Book review: Philip Pullman returns in full form with dark domestic fantasy La Belle Sauvage

British author Philip Pullman poses with his new book La Belle Sauvage: The Book of Dust Volume One during a photo call at Convocation House, in Oxford. PHOTO: AFP
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After a gap of 17 years, Philip Pullman's follow-up to his globally-acclaimed 'His Dark Materials' trilogy is released in the UK.




By Philip Pullman

David Fickling Books/ Paperback/ 546 pages/ $32.10/ Books Kinokuniya/ ****

It has been more than 20 years since readers first entered the dazzling fantasy world of British author Philip Pullman's His Dark Materials.

With La Belle Sauvage, the long-awaited follow-up to his landmark trilogy and the first in a new one, The Book Of Dust, Pullman returns at last to this world, but weaves a fresh kind of magic to keep us there.

Pullman's beloved heroine, the irrepressibly silver-tongued Lyra Belacqua, appears in a minor role as an infant in the care of the kindly nuns of the priory of St Rosamund, up the river from Oxford in an alternate universe from ours, 10 years before the events of the original trilogy's Northern Lights.

Narrative duties go instead to Malcolm Polstead, the 11-year-old son of the local innkeeper who helps out at the priory and so comes to know and love baby Lyra.

Lyra, as readers of His Dark Materials will know, is the illegitimate child of charismatic adventurer Lord Asriel and the beautiful, manipulative Marisa Coulter. She is the subject of a prophecy that predicts she will change the balance of all things, and has thus been hidden away in the priory.

But her safety is threatened by agents of the theocracy, a truly terrifying stalker and eventually an epic flood. It is up to Malcolm and his co-worker Alice, a teenager from a troubled background, to keep Lyra safe in his trusty canoe, La Belle Sauvage (French for "the beautiful savage").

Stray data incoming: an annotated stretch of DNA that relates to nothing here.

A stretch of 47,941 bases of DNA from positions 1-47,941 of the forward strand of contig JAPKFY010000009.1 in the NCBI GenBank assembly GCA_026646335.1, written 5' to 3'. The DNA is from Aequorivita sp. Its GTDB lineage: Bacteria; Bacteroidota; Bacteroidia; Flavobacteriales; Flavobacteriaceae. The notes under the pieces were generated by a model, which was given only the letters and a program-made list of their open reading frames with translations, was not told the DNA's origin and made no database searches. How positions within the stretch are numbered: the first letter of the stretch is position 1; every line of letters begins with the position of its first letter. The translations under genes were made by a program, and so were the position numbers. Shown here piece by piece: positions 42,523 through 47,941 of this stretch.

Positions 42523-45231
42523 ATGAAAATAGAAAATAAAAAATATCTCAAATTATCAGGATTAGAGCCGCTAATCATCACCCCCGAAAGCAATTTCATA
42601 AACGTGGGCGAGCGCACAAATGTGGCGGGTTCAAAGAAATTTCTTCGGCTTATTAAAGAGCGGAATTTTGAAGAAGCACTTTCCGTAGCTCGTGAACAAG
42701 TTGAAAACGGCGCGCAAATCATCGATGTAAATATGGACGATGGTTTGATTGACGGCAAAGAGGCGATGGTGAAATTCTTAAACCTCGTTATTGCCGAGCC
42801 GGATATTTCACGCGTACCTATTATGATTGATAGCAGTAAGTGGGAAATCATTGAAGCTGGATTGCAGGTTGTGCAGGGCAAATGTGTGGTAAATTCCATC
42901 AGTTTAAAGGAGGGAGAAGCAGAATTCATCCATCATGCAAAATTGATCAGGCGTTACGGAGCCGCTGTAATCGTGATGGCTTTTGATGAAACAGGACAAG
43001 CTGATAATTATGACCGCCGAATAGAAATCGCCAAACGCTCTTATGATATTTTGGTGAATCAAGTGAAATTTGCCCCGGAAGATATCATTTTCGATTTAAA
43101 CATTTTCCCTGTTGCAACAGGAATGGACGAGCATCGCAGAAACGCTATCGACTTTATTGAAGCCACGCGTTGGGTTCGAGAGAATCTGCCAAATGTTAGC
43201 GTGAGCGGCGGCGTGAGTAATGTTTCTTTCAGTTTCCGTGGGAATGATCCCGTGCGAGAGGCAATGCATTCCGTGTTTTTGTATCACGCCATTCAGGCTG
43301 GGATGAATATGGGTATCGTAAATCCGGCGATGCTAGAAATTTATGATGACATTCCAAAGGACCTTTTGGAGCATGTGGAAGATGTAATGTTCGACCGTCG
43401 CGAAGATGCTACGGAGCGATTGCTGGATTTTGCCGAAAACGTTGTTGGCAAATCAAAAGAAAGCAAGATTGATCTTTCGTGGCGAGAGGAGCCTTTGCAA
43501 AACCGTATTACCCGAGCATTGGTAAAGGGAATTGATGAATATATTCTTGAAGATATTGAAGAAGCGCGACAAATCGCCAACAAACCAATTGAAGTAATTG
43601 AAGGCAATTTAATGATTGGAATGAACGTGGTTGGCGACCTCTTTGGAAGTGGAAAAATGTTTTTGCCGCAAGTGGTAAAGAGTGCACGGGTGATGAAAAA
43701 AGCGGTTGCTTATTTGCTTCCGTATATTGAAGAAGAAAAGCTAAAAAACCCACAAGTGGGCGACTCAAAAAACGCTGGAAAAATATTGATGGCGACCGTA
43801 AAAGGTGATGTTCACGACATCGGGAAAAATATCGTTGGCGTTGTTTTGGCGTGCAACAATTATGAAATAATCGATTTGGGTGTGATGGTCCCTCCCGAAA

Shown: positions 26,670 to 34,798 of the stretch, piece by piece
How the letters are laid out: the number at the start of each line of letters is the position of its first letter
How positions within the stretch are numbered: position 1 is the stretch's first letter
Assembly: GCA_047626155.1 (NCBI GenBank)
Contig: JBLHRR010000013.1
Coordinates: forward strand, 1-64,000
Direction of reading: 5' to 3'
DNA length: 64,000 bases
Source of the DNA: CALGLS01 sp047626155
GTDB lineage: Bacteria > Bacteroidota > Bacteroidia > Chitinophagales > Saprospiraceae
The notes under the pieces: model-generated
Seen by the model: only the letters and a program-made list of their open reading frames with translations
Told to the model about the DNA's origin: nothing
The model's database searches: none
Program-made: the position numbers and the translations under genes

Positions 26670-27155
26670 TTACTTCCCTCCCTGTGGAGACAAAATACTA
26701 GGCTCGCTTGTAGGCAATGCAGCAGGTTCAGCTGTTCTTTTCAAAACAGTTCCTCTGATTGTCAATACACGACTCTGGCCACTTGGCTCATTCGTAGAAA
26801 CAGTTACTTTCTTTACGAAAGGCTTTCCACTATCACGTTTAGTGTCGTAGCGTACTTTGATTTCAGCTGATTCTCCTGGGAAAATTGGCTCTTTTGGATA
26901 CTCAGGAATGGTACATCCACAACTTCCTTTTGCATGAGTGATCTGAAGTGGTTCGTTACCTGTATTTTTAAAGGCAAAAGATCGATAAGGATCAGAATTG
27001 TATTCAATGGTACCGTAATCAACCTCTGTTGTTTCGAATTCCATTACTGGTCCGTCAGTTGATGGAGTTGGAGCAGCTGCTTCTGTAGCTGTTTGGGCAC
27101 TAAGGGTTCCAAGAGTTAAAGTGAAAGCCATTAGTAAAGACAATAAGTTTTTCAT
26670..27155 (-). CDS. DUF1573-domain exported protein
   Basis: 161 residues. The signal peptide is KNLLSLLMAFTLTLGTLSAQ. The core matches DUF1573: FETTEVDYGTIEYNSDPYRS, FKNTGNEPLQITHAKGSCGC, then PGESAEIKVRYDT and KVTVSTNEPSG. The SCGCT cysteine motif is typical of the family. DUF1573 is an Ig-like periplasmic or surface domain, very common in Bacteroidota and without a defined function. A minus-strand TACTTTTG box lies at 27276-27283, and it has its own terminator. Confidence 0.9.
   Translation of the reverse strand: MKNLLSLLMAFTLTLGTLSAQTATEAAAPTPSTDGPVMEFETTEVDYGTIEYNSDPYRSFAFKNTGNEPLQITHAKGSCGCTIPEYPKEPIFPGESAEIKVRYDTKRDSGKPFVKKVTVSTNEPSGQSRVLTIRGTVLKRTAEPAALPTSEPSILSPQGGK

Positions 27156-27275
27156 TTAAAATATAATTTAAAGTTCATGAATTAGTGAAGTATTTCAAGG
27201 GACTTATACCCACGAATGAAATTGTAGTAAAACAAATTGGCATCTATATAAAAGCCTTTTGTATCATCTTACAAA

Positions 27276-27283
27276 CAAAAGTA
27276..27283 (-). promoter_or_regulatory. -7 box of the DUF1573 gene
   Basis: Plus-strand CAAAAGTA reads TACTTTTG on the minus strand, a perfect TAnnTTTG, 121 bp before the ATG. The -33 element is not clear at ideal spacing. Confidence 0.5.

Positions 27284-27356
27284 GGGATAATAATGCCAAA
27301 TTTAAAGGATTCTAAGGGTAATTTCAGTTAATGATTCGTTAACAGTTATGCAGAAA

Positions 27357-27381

Fans will delight to see old characters return - not just Asriel and Mrs Coulter, younger but already deliciously ruthless, but also the gyptian Coram van Texel, an itinerant swashbuckler who will become a mentor to Lyra in later life.

The daemons - the animal manifestations of people's souls that so endeared the original trilogy to readers - also return in full force. In a fascinating psychological portrait, the handsome but predatory Gerard Bonneville, one of the people after Lyra, has a crippled hyena for a daemon, which he whips in a horrible scene of self-flagellation.

As protagonists go, Malcolm is a decent lad, bright, steadfast and possessed of a quiet cleverness, though the bold fire of Lyra's voice is sorely missed.

Still, Pullman gives us new heroines such as Alice, prickly but loyal and admirably capable of taking care of herself, responding to a pinch on the bottom from a customer by smashing a tankard and flinging it at her harasser.

Malcolm also forms a connection with Dr Hannah Relf, an Oxford scholar studying the alethiometer, a truth-telling device. Dr Relf, who appeared briefly in His Dark Materials, is better fleshed out here, trying to juggle a double life as a woman in academia and a spy for a secret service dubbed Oakley Street.

La Belle Sauvage does not exhibit the epic grandeur of Northern Lights. It is a creature of a different mettle, far more domestic in scope. There are no armoured bears, airborne witch battles or spectacular escapades across the frozen wastes of the north. Its protagonists do not leave the England of their world, but even so, there is plenty of dangerous magic to encounter, as the flood lays waste to pastoral idyll.

What Pullman has done, by keeping the narrative focused on the domestic, is to illustrate the creeping rise of dystopia. Rumours of secret arrests and detentions without trial fill the streets. Men in black, claiming the authority of the Consistorial Court, menace the common folk; those who protest disappear without a trace.

Most eerie is the League of St Alexander, through which the children of Malcolm's school are encouraged to report on their peers, teachers and parents for any failure to conform. It reminds one of George Orwell's 1984, in which children are brainwashed into spying on their families for the Thought Police.

This is a fantasy calibrated for the reality of its time, for readers growing up in a world of narrowing borders and people pushed out onto the margins. It is a tale of ordinary but powerful bravery, that asks what it takes to stay afloat amidst the waters rising darkly all around.

If you liked this, read: The Hounds Of The Morrigan by Pat O'Shea (Oxford University Press, 2009, $25.59,, a fantasy based on Irish mythology in which 10-year-old Pidge comes across a book in which an evil serpent is trapped and must go on a quest with his little sister Brigit to destroy it before its power can be absorbed by the Morrigan, the goddess of war.

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